Yang, a junior running back/defensive back, and York, a senior quarterback, are not believed to have participated in the brawl. York had his arm in a sling and was on the sideline and Yang participated in Huron’s season finale against Westland John Glenn the week after the brawl.

Both declined to be interviewed to discuss specifics from the brawl or plans for joint community service projects.

As a result of the brawl, several players from both teams were suspended for one game. Gildersleeve and Test were suspended for two games and Pioneer assistant coach Vincent Wortmann was fired for his use of force to separate Gildersleeve from Test.

The brawl began when Wortmann ran over and shoved Gildersleeve after Gildersleeve was allegedly pushing Test during the postgame handshake. Gildersleeve has denied pushing Test, which is in conflict with the official referee’s report from the incident. The Washtenaw County prosecutor’s office decided not to press charges against Wortmann after determining that there was “insufficient evidence to prove beyond a reasonable doubt (Wortmann) did not act in lawful defense of Pioneer Head Coach Paul Test.”

Both coaches resigned at their respective postseason team banquets. Neither job has been posted on the district's job board.

One Pioneer player who was academically ineligible to play in the game versus Huron but participated in the brawl was kicked off the team. Also kicked off the team was injured running back Bashir Garain, accused of swinging a crutch and hitting a Huron player.

Garain, 18, has been charged with two counts of assault with a dangerous weapon, which are felonies, and two counts of assault and battery, which are misdemeanors, for his alleged actions. Garain pleaded not guilty to the charges on Thursday.

Two more Pioneer players are expected to be charged as juveniles in the matter.

Pete Cunningham covers sports for He can be reached at Follow him on Twitter @petcunningham.



Fri, Dec 14, 2012 : 1:40 a.m.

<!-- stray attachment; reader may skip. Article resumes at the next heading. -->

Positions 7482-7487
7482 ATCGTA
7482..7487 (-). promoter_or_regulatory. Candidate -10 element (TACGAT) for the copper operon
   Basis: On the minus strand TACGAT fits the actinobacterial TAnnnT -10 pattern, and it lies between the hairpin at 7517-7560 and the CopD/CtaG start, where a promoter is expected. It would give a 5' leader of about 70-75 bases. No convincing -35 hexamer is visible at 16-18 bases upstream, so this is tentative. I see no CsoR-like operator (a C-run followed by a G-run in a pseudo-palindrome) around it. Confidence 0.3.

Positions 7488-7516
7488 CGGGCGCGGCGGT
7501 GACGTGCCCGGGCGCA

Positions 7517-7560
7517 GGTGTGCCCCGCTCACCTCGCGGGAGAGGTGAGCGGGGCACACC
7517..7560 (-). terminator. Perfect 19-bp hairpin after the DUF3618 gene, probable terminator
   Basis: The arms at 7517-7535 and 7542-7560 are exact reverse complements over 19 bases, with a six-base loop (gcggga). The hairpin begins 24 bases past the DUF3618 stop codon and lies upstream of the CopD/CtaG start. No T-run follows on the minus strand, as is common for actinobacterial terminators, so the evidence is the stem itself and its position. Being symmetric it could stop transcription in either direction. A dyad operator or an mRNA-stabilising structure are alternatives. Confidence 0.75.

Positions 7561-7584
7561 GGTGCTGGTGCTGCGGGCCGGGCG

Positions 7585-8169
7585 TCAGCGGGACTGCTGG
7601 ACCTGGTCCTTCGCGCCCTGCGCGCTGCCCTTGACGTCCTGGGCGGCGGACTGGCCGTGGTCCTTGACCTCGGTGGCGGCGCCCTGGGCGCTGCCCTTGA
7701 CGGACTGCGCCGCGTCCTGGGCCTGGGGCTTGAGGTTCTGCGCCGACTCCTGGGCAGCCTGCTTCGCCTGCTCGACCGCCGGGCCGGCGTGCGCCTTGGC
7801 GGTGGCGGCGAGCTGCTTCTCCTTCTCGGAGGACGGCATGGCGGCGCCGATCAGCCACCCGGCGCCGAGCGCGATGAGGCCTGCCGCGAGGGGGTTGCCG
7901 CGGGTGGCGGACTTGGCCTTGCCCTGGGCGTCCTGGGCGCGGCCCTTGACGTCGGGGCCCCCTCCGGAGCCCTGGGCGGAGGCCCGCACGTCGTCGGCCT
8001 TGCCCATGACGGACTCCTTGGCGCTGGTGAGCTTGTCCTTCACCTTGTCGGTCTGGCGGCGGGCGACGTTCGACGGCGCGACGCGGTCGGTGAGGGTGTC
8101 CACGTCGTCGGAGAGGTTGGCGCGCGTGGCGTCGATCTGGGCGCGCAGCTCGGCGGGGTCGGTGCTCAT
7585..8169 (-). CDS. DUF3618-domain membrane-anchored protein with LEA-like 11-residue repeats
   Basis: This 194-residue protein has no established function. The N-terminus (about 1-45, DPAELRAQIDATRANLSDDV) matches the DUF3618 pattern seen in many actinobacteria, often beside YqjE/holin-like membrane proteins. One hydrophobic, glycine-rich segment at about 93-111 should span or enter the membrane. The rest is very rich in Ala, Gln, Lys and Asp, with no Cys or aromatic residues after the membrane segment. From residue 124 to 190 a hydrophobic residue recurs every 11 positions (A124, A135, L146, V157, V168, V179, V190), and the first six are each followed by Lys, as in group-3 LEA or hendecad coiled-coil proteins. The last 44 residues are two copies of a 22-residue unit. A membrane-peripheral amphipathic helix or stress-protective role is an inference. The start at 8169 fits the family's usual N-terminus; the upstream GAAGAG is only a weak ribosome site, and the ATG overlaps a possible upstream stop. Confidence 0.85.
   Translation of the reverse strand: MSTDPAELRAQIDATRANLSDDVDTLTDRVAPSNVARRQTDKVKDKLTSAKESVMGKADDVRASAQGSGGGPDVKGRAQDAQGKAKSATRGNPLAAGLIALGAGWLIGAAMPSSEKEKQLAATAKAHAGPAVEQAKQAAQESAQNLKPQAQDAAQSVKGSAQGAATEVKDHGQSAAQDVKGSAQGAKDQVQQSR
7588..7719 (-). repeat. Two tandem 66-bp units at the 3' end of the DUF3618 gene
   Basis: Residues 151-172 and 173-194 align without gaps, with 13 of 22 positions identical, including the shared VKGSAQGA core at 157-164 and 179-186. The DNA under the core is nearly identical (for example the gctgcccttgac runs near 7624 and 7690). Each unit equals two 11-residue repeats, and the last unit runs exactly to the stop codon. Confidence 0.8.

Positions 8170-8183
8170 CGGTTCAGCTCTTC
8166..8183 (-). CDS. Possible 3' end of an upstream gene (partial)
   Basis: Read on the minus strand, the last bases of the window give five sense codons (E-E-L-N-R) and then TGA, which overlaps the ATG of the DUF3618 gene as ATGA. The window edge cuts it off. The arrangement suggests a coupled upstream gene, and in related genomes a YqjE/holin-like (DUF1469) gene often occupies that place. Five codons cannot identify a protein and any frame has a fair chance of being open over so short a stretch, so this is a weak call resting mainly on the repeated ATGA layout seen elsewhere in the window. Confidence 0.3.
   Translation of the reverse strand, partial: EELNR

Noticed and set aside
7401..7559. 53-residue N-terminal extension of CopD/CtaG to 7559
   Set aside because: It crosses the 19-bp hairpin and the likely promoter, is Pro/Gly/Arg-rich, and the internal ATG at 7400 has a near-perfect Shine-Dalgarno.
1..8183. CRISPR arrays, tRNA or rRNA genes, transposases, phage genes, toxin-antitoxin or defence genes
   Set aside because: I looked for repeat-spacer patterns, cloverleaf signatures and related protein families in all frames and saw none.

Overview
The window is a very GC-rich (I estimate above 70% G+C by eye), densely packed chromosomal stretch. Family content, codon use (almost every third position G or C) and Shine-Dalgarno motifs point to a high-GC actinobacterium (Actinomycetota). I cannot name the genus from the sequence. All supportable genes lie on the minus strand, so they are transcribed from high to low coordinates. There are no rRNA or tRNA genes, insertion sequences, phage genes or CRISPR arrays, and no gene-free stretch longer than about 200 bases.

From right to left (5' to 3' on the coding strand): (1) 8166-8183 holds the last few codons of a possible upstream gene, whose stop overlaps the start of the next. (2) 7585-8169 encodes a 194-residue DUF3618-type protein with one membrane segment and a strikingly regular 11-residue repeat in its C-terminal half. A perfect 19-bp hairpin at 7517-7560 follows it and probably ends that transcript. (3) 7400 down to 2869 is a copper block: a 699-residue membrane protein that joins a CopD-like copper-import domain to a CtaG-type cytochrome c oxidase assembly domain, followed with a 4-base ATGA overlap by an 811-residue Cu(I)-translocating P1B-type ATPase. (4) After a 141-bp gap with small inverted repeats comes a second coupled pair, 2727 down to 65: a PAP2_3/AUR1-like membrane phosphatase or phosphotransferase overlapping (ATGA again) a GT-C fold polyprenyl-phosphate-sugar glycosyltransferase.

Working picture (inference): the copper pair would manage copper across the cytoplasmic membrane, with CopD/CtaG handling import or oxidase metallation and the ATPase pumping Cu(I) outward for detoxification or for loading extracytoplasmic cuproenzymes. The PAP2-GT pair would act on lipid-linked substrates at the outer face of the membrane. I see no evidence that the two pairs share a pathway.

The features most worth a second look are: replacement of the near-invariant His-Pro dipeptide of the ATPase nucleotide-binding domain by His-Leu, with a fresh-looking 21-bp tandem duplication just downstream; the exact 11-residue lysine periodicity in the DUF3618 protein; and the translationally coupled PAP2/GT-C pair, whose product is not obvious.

I find it ridiculous that would put these students' statement in another article about the brawl. Did they not read the statement. Why doesn't cover some winter sports. I haven't seen any wrestling, swimming or bowling results. I have seen plenty of Women's Basketball.

Pete Cunningham

Sat, Dec 15, 2012 : 7:28 a.m.

The students sent the letter to with the intent of having it published, which was verified before doing so. As for winter sports, boys and girls basketball will be the main sports we cover as I'm sure you've noticed, but we still will report on big stories as they happen in other sport and amp up day-to-day coverage during the postseason as we did with sports other than football during the fall season. Here are some links for day-to day coverage from our partners at of Washtenaw County for the above mentioned sports: Wrestling: Swimming: Boys Bowling: Girls bowling:

Nicholas Urfe

Tue, Dec 11, 2012 : 6:38 p.m.

In sixth grade, our entire class of boys was punished for playing tackle football in 18" of fresh powder snow. It wasn't really tackle - you couldn't run - and the deep snow made falling fun. It was more like "push down into snow". We had to each write 500 word essays (with a pencil) on the dangers of "tackle football", and spend two weeks of recess sitting near the school entrance on the very cold tile floor. I notice this letter is only 200 words, and there hasn't actually been any other punishment. Way to send a stern message, in a very serious matter, AAPS!